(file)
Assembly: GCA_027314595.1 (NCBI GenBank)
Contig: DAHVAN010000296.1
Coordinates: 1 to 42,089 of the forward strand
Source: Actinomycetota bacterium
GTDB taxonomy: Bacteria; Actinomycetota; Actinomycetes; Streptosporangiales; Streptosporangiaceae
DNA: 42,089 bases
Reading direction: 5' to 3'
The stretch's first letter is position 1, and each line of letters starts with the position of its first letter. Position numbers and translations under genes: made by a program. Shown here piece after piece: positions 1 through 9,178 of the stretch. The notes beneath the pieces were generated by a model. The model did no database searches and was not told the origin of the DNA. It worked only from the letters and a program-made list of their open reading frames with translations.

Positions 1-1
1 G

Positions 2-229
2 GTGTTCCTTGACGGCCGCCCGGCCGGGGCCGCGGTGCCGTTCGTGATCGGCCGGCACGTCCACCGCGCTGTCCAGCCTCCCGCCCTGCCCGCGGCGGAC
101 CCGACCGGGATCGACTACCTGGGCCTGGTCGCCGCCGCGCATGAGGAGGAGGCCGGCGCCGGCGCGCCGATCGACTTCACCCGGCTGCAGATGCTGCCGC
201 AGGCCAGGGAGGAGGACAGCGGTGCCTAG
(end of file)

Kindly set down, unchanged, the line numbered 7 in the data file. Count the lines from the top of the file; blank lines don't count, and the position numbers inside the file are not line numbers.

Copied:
Reading direction: 5' to 3'